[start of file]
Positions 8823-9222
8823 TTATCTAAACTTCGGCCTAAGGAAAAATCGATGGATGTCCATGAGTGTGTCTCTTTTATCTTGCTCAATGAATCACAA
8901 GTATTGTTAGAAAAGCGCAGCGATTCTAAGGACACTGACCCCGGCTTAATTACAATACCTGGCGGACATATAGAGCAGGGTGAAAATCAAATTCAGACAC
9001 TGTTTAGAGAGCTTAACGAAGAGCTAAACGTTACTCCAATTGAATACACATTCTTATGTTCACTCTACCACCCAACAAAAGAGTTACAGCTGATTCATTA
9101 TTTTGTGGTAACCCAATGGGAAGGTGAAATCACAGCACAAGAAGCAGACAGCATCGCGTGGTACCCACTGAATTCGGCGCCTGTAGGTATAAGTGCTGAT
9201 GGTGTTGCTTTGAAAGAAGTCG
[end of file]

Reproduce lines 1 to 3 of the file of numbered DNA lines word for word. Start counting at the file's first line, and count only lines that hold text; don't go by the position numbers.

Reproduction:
Positions 8823-9222
8823 TTATCTAAACTTCGGCCTAAGGAAAAATCGATGGATGTCCATGAGTGTGTCTCTTTTATCTTGCTCAATGAATCACAA
8901 GTATTGTTAGAAAAGCGCAGCGATTCTAAGGACACTGACCCCGGCTTAATTACAATACCTGGCGGACATATAGAGCAGGGTGAAAATCAAATTCAGACAC